In partnership with the Royal Society of Literature
John Banville, James Blair, Terrie Moffitt, Fay Weldon
Chair: Professor Uta Frith FRS
Are environment, or genetics, more to blame when a human being turns to a life of crime? What does it mean to be criminally insane? Is the male psyche more prone to violence than the female? And how effectively can a criminal tendency be treated with drugs? What different lights can literature and science shed on these questions?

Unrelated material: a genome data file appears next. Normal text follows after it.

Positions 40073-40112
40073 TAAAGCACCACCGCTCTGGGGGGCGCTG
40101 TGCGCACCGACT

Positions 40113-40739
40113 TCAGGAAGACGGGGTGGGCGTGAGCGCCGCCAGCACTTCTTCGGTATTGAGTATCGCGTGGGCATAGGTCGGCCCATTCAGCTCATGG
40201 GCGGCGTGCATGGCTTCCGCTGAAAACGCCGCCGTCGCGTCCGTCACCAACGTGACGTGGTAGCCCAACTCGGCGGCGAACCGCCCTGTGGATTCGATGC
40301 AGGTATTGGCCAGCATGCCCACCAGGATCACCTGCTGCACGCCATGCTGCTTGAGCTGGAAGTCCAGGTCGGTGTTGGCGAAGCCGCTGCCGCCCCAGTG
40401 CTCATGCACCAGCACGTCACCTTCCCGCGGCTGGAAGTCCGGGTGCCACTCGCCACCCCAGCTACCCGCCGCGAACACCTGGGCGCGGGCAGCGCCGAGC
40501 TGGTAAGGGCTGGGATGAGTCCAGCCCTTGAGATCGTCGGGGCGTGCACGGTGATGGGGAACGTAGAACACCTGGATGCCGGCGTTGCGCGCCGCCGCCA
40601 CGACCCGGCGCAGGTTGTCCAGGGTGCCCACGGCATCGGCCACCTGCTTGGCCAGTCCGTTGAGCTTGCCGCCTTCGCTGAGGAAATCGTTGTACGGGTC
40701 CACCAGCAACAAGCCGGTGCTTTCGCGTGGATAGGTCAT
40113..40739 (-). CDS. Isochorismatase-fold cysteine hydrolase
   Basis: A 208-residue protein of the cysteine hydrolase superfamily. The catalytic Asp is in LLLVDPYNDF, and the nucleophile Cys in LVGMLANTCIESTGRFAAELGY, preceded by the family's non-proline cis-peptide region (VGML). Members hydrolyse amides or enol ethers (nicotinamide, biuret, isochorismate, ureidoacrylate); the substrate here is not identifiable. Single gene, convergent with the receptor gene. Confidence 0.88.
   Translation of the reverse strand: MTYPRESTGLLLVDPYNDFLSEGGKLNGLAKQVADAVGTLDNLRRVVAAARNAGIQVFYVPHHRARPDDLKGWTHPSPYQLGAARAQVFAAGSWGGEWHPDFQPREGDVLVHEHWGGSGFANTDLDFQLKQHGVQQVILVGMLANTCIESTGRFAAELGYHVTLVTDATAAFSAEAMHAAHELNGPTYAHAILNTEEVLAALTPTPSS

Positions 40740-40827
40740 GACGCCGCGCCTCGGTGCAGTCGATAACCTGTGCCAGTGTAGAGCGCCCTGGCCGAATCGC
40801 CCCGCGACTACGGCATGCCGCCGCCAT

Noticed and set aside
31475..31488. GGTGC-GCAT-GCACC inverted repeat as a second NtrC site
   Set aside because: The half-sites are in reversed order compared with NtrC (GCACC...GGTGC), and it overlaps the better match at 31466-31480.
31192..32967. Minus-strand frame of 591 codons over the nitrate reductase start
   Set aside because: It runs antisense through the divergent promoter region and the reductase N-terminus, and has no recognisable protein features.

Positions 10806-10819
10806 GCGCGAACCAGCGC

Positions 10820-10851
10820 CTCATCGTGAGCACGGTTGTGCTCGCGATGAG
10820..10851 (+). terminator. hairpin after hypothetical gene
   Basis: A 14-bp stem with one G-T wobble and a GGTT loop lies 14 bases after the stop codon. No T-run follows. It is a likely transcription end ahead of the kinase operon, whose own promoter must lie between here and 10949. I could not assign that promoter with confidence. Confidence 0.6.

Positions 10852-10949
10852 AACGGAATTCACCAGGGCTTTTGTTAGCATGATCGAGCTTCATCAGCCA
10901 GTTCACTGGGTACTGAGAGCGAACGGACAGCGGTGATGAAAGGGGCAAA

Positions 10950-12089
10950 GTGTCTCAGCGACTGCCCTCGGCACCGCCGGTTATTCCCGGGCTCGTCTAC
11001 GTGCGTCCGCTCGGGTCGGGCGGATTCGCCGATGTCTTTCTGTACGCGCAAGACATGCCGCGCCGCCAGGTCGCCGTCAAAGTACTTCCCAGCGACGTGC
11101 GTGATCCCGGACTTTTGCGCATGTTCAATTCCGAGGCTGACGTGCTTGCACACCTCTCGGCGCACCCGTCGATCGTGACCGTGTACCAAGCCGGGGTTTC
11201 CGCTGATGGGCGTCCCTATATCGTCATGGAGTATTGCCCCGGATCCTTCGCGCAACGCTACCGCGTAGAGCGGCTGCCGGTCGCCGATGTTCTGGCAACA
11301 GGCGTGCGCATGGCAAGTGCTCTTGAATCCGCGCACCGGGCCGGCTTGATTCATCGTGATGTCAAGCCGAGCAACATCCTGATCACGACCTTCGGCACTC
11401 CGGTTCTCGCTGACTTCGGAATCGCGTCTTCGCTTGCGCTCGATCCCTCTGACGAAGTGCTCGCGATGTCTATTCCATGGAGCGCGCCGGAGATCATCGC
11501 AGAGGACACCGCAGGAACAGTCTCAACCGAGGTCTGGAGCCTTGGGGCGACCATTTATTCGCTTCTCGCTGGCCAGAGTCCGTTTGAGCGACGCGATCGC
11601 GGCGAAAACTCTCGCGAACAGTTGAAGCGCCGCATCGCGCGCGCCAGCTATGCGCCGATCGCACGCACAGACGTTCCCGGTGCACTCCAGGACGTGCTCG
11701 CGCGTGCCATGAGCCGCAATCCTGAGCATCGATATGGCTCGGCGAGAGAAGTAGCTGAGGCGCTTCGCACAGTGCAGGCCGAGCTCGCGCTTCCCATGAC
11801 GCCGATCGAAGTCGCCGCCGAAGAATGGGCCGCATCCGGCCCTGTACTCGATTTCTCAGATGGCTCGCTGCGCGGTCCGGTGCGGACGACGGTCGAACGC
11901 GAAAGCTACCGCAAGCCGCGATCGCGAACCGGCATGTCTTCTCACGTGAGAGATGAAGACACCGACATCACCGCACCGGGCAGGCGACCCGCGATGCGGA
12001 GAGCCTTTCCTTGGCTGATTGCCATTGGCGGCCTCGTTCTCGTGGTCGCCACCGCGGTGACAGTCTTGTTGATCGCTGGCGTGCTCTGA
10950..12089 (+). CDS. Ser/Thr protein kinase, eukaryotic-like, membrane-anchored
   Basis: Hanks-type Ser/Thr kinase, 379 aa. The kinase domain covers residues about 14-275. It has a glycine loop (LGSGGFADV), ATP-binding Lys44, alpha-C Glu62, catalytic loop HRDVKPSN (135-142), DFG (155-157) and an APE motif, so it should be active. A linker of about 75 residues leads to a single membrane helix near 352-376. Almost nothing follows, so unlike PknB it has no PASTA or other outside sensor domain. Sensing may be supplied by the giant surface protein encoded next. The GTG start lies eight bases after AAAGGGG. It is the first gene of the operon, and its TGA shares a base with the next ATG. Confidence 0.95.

John Banville, whose latest novel, The Sea, won the 2005 Man-Booker Prize; James Blair, based at the National Institute of Mental Health in the US, and an expert in the roots of psychopathic behaviour; Terrie Moffitt, Professor of Social Behaviour and Development at the Institute of Psychiatry in London, specialising in persistent violent offending across the lifespan; and Fay Weldon, novelist, playwright, screenwriter and columnist, explore the criminal conundrum.